Dublin is a beautiful, cultural city and fast becoming a European work hotspot. The charm of the Irish capital is attracting an extremely talented workforce from all over the world. The reasons for working in Dublin are plentiful, and we’ve listed our favourite, below:
With the influx of international companies, coupled with the quality of life, expats and families are heading to Dublin in droves. You can hear a range of different languages wherever you are. Having multifarious nationalities means there isn’t a shortage of good food and desirable restaurants and local supermarkets cater for people from all over the world, so you’ll feel at home no matter where you’re from.
People of Dublin are famous for having a ‘craic’ and not taking life too seriously. There’s a tangible buzz in the workplace and no shortage of banter. The locals will make you feel part of the family with their positive energy, and friendly nature. Dublin feels like a big village so if you love village life, you’ll love Dublin.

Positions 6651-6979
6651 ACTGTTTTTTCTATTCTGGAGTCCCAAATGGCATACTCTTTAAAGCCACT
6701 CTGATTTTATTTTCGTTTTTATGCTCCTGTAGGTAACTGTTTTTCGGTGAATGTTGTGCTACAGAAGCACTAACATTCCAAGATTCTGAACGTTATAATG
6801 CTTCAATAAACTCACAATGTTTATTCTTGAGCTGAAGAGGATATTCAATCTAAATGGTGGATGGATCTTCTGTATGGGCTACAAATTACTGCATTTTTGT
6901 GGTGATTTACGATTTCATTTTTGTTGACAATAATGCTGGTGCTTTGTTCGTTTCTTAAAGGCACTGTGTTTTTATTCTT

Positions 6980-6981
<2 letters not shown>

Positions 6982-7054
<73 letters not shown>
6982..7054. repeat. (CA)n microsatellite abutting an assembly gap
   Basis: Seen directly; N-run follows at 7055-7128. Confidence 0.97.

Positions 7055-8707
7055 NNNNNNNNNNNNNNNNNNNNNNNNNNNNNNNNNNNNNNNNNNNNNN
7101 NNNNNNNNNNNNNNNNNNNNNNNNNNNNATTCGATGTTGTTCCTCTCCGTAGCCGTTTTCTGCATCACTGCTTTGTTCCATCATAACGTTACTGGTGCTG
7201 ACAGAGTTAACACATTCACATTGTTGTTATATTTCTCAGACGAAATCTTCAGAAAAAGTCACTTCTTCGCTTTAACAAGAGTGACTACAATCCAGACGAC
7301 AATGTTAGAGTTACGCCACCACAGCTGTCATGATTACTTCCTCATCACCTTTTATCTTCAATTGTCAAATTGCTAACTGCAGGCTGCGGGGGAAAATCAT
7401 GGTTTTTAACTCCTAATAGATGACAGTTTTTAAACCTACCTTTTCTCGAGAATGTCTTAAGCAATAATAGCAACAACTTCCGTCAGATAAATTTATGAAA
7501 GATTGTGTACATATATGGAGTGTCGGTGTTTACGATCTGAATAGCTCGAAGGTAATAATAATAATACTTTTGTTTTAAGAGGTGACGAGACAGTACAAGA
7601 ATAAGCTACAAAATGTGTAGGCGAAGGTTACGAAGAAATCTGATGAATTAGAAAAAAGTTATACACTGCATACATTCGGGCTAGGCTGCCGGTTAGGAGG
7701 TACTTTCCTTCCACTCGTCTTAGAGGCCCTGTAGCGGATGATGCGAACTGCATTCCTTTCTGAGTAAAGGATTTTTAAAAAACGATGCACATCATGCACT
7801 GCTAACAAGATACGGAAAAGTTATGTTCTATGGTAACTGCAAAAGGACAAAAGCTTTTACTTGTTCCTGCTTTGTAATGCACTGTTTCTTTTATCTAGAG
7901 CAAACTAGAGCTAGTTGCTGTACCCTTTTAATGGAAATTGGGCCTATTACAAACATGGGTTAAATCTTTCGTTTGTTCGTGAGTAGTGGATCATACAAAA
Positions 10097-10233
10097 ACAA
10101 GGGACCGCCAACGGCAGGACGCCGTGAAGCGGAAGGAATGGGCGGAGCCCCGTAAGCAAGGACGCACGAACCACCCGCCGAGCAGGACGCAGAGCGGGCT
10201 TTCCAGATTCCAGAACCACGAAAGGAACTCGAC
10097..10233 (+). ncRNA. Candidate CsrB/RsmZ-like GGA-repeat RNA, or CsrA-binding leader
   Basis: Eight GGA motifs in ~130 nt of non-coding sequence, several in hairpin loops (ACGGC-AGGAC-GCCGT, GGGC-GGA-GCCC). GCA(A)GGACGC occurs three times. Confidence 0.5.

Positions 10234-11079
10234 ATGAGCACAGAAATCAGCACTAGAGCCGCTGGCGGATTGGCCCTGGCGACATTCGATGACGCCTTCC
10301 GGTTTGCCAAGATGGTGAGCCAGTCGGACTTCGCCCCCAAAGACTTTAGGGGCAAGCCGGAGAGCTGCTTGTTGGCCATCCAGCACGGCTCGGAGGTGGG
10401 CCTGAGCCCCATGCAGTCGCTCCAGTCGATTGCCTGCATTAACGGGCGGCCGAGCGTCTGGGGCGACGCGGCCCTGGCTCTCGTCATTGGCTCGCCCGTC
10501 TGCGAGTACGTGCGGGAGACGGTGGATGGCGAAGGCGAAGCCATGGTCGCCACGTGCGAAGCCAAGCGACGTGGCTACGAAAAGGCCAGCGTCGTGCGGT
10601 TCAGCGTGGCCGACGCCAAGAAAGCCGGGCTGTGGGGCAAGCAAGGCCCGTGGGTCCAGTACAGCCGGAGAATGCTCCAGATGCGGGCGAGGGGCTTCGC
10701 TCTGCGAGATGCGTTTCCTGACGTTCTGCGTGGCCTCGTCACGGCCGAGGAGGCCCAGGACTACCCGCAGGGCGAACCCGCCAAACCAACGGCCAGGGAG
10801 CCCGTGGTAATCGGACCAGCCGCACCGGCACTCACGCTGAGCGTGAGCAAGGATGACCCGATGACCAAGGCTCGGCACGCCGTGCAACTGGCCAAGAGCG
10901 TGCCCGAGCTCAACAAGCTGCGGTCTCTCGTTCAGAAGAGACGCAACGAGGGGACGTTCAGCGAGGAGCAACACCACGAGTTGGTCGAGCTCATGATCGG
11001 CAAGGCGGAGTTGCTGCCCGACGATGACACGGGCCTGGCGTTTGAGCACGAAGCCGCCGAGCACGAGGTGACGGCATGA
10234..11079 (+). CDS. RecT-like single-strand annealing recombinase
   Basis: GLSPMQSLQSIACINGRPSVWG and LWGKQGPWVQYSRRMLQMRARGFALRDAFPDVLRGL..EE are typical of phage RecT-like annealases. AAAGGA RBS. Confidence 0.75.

Dublin has so much on offer and no matter where you choose to reside you will be less than 20 minutes away from a beach, the mountains, botanical gardens or a park. Phoenix Park is Europe’s largest city park and is similar to an enchanting forest. On your day off, you can hike The Wicklow Mountains and take photos of the breath-taking views.
Economy and Cost of Living
Dublin’s economy is currently enjoying the strongest growth in the eurozone, 5.3% last year – and exports grew at an attractive 13%. Dublin’s competitiveness in business has improved dramatically in recent years. Dublin still ranks below other global cities for cost of living, according to the 2017 report by Mercer. Paris, New York, London, Sydney and Zurich all come with a higher cost of living in relation to salary.
One of the reasons global tech giants like Amazon, Google, Facebook, LinkedIn, Microsoft and Salesforce settle in Dublin is that its corporation tax rate of 12.5% is one of the lowest in the world. Its maintenance at that level has become crucial to Dublin’s success and is unlikely to change.